Lee Wallender, Samantha Allen - May 3, 2021, 3:03 p.m.
Security cameras are a valuable asset to a home’s overall safety plan. Yet security cameras installed haphazardly can create coverage dead zones or may result in video signal erosion, leaving you unprotected. By following this security camera placement guide, you’ll feel secure that your system will provide maximum coverage for your property and for yourself.
1. Choose Wired or Wireless Cameras
If you’re still shopping for a home security camera system, you’ll need to decide if you want wired or wireless security cameras. Your choice has a bearing on nearly all aspects of camera placement.
Wired security cameras send the feed to a central hub via coaxial or PoE (Power Over Ethernet) cables. You can place cameras anywhere the cables can reach, though the cables need to be run through walls or in the ceiling.
Wireless security cameras send the feed to the hub via wireless signals. With no transmission wires required, wireless cameras have more flexibility. But they still require wall power or battery power.
2. Monitor Key Areas
Any area of the house exterior is a potential entry point for intruders. But you’ll want to narrow down those entry points to the ones where intruders are most likely to enter. According to home inspector trade group NACHI, over 34% of intruders come through the front door. So, target your security cameras to monitor these areas, in this order of importance:
1.) Front door
2.) First-floor window
3.) Back door
3. Position Cameras Perfectly
Monitored areas are not necessarily the same places as where the cameras are located.
Indoors, it usually makes sense to locate the camera in the same room. Corners tend to work best since they give you the widest view of the room.
For monitoring outdoor locations, you may find that it’s best to place the camera indoors. Keeping an eye on your driveway may mean locating the camera in a kitchen window. To have a broad view of the backyard, setting the camera on a bathroom window sill might provide the best angle.
4. Know Your Power Source
All security cameras need power. Wire-free cameras give you the most freedom of placement since they run off of onboard batteries. Wireless security cameras need to be within 6 feet of a power outlet, as each camera requires its own power source.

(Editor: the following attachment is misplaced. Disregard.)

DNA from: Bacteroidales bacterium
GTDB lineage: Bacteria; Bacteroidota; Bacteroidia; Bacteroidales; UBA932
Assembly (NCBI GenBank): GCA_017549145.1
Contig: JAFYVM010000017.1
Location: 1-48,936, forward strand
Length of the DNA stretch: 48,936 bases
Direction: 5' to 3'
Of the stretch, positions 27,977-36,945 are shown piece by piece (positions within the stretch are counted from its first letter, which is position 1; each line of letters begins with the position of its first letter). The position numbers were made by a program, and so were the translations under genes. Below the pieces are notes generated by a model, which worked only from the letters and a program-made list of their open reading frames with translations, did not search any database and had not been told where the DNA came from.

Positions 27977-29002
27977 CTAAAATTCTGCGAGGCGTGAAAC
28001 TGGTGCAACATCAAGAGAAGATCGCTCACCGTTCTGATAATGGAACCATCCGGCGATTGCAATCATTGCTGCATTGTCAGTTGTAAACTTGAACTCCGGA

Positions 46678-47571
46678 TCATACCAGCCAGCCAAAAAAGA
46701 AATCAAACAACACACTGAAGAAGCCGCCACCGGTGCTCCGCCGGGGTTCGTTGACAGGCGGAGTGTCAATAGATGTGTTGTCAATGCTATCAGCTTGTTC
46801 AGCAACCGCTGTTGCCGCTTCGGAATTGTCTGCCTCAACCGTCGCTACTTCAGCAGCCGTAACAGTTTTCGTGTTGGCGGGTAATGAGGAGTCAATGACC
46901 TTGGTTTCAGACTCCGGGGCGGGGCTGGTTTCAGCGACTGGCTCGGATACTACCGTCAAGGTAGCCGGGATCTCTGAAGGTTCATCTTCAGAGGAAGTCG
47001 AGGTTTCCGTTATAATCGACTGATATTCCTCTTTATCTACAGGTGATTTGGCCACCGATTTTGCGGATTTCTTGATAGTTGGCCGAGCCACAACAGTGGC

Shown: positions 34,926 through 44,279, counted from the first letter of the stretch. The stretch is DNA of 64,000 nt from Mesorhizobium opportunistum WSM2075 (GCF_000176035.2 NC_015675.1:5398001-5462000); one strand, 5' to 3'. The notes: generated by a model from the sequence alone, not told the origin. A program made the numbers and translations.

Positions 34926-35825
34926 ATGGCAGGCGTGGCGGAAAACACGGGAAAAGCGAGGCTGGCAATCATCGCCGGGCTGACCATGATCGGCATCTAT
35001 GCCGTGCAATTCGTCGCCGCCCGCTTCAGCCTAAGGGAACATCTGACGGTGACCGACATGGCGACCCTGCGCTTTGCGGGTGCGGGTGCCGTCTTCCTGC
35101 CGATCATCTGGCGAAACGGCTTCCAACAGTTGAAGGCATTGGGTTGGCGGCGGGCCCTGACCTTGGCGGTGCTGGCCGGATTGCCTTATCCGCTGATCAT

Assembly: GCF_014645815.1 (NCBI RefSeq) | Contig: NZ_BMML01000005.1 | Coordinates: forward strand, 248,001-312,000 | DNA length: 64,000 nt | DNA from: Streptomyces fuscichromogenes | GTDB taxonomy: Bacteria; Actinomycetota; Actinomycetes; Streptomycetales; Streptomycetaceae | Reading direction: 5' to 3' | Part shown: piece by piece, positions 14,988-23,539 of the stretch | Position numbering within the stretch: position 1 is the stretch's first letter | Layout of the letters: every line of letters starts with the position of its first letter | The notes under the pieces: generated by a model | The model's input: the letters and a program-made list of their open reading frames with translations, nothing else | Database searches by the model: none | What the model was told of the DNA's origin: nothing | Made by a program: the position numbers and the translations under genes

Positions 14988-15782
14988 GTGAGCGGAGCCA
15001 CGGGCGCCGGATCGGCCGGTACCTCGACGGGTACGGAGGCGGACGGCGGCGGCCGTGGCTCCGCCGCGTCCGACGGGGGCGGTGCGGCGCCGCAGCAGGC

Wired security camera systems often receive their electricity through the PoE cable: a single cable that bundles video, audio and power functions into one.
5. Consider Signal Transmission
In tandem with the power source, decide how the security camera will transmit its feedback to the central hub, whether the hub might be a digital video recorder (DVR), networked video recorder (NVR) or Wi-Fi.
Wireless security cameras send back a clear, dependable signal through open areas or through thin, less dense walls or floors. If the camera is required to pass a signal through masonry walls, the signal may not successfully reach the hub.
Wired security cameras use physical PoE cables or coaxial cables to send the signal back to the hub. The signal should be perfect and clear. But you will need to map out a way to run the cable through the walls, ceiling or under the floor.
6. Choose Ideal Height
High mounting positions work best since they keep the security camera out of reach of intruders, curious children or inquisitive pets.
For outdoor installations, mount the security camera about 8 to 10 feet above the ground. Avoid overly high placements, such as at the tops of gables, as the camera will be less able to pick up fine details. Plus, cameras that are placed too high are more difficult to clean and maintain.
Indoors, mount the camera above door or window height. Angle the camera slightly downward.
7. Install Camera Correctly
Security cameras install in many different ways. Freestanding cameras rest on window sills, on the tops of kitchen wall cabinets or on refrigerators. While these are easy to install, they are equally easy for trespassers to interfere with.
The most solid security camera mount uses two or three screws to attach the camera base directly into a stud, outdoor siding or into drywall with anchors.
8. Use Hidden Security Cameras
With home security cameras being so prevalent today, would an intruder know to look for cameras and to disable them? Possibly. That’s why many homeowners go the next step and install hidden security cameras.
Some of these hidden cameras—call them spy cameras—are no larger than an ice cube and transmit video and audio feeds to your smartphone. While not as robust as full-fledged security camera systems, they do win out by being so small that they are difficult to detect.
Some homeowners go even one step further and install a larger fake decoy camera in the same room as the hidden camera. If the intruder disables the fake camera, the real camera keeps on filming.
9. Aim Carefully Through Windows
One downside of pointing a security camera outdoors (while remaining indoors) is that the infrared light technology washes out the picture when pointed through glass.
Experiment with different angles. Try turning off the IR or night vision feature. Or drape the camera with a small towel to block room light from reflecting on the glass.
10. Be Aware of Legalities
Never record or view areas where a person could reasonably expect privacy. Usually, this means bathrooms and bedrooms. But the “expectation of privacy” legal standard can apply to any area in or around the home.
Security camera placement outdoors is more of a legal gray area. Capturing only your property is fine. Targeting specific areas of a neighbor’s house is usually not okay and may be construed as harassment. Capturing a wider area that partially includes a neighbor’s house is a gray area.